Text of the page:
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  • Wild West Magazine

    Wild West Book Review: John B. Armstrong

    John B. Armstrong: Texas Ranger and Pioneer Ranchman by Chuck Parsons, Texas A&M University Press, College Station, 2007, $20. This slim book on Texas Ranger John B. Armstrong surveys the life of the lawman most famous for arresting...

  • Wild West Magazine

    Ronald Burgess Honors Quanah

    Comanche artist works in black and white. The Indian’s face is lined with battle scars, long braids wrapped in skins, narrow eyes staring into your soul, a diamond and pearl pin at his neck. It’s a perfect picture of the last chief of...

  • Wild West Magazine

    University of Arizona Holds Special Status

    The University of Arizona is a fine modern institution with terrific collections of Western materials, but in the beginning, Tucson wasn’t exactly jumping for joy at the prospect of getting the school. What do we want with a university?...

  • Wild West Magazine

    Christmas Frontier-Style

    Yes, Virginia City, there is a Santa Claus. On Christmas Day 1863 in Virginia City, Nevada, Mark Twain received a gift from a Miss Chase. “The diabolical box had nothing in it but a ghastly, naked, porcelain doll baby,” newspaperman...

  • Wild West Magazine

    Plenty Horses’ Vengeance

    The young Brulé Sioux, wanting to avenge the one-sided fight at Wounded Knee, shot down a veteran lieutenant. The U.S. Army touted the December 29, 1890, bloody incident on South Dakota’s Wounded Knee Creek as a battle of such magnitude...

  • Wild West Magazine

    Quanah Parker: Man of Two Worlds

    Half-white but raised a Comanche, he led the ‘Lords of the Plains’ in times of war and peace and knew enough about the white man’s world to become a successful cattleman. In the heart of the Stockyards Historic District of Fort Worth...

  • Wild West Magazine

    John Grass Stood Tall at Standing Rock as a Farmer, Judge, Leader

    The cooperative Blackfoot Lakota became a culture broker. John Grass, a major Blackfoot Lakota leader, is often overlooked because his reputation was not based primarily upon his exploits as a warrior. Rather, it was his outstanding...

  • Wild West Magazine

    Newlywed Maggie Graham Met Sudden Disaster in the Desert

    Apaches ambushed her in Texas’ Bass Canyon. The wedding held on September 16, 1879, in Frio Town, Texas, was a well-attended, luxurious affair. The guests packed the second story of the courthouse, where the reception was held. Long...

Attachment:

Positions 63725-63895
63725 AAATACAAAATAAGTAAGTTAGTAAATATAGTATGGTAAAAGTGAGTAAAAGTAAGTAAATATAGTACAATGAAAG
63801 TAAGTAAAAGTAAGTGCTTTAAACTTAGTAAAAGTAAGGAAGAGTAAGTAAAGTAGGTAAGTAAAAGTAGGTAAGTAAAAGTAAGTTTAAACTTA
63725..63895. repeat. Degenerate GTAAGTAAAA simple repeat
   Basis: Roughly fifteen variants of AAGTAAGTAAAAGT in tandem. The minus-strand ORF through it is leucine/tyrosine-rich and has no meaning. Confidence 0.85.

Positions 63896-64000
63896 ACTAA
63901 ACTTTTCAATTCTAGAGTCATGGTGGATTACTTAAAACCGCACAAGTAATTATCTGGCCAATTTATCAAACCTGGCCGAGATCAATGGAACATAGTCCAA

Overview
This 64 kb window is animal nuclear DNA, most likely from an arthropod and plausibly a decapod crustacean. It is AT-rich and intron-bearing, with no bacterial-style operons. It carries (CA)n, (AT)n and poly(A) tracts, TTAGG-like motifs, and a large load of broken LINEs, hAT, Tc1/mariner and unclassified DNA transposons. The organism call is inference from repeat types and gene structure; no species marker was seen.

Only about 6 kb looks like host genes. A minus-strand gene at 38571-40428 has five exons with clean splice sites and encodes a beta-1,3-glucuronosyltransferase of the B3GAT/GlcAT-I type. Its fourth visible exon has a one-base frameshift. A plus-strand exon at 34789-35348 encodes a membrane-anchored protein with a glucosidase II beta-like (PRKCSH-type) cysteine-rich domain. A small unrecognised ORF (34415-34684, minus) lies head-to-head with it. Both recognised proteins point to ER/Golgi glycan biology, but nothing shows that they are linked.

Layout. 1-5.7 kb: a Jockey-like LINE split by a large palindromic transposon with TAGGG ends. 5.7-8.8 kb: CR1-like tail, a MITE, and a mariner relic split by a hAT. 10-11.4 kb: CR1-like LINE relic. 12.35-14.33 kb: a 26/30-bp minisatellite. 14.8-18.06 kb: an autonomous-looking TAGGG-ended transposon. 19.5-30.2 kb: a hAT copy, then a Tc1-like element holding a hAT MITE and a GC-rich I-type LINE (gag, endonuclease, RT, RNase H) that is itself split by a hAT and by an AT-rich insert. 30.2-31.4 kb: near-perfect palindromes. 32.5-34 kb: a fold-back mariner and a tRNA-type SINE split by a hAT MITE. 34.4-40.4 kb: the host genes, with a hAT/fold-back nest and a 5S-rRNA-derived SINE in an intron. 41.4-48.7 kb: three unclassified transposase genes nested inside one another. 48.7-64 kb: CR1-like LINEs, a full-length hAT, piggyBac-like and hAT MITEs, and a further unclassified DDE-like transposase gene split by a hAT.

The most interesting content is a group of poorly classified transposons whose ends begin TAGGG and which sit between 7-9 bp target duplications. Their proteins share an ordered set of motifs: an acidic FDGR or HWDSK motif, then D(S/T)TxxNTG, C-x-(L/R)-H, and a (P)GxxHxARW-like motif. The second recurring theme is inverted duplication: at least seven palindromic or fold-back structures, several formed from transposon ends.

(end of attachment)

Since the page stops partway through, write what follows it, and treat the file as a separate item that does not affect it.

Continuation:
• Wild West Magazine

    Guns Were Sometimes in Christmas Stories

    The sharing of six-shooters was no holiday. The Christmas season, at least a modern-day Christmas, is largely secularized and dominated by gifts and decorated fir trees. On the frontier in the 19th century, most missionaries and settlers...

  • Wild West Magazine

    Interview: Jerry Keenan Keen on Luther Kelly

    The scout was in the hopper for 40 years. Research can sometimes become a quagmire, as any historical writer will tell you. In the first place you may not be able to devote as much time to a project as you would like;in the second,you may...

  • American History Magazine

    Whacking Hitler

    In 1933 the FBI was on the hunt for a would-be assassin reputed to have ties to the country’s most notorious criminals.The objective: to take out the Nazi chancellor of Germany. Dutch said the contract was simple. And Dutch, I...

  • American History Magazine

    Power and Vitality: Margaret Bourke-White

    On the evening of October 29, 1929, a 25-year-old photographer entered the First National Bank of Boston hoping the building would be empty, so she could finish shooting pictures of its new lobby for an advertisement. Instead, she found...

  • American History Magazine

    King’s Last Crusade

    Martin Luther King went to Memphis in March 1968 to lead a peaceful demonstration in support of civil rights and economic justice. Instead, the city became his final battleground. Sanitation workers in Memphis, Tennessee, had been on...

  • American History Magazine

    A Day to Remember: January 25, 1787- Shays’ Rebellion Gets Bloody

    The United States was not kind to the Revolutionary War veterans who had created the new nation. Demobilized troops of the Continental Army received little, if any, back pay due to them. What payment they did collect was typically made in...

  • American History Magazine

    The Battle to Save Blair Mountain

    More than 85 years after the miners’ ill-fated march, another battle for Blair Mountain is being waged in the courts. Over the years, the miners’ battlefield disappeared piece by piece as coal companies mined the mountain. The mining...

  • American History Magazine

    A Powder Keg Ready to Blow

    Coal miners toiling in the bowels of the earth kept American industry humming in the early 1900s. Their fight for better working and living conditions led to the nation’s largest armed uprising since the Civil War. It was a tableau that...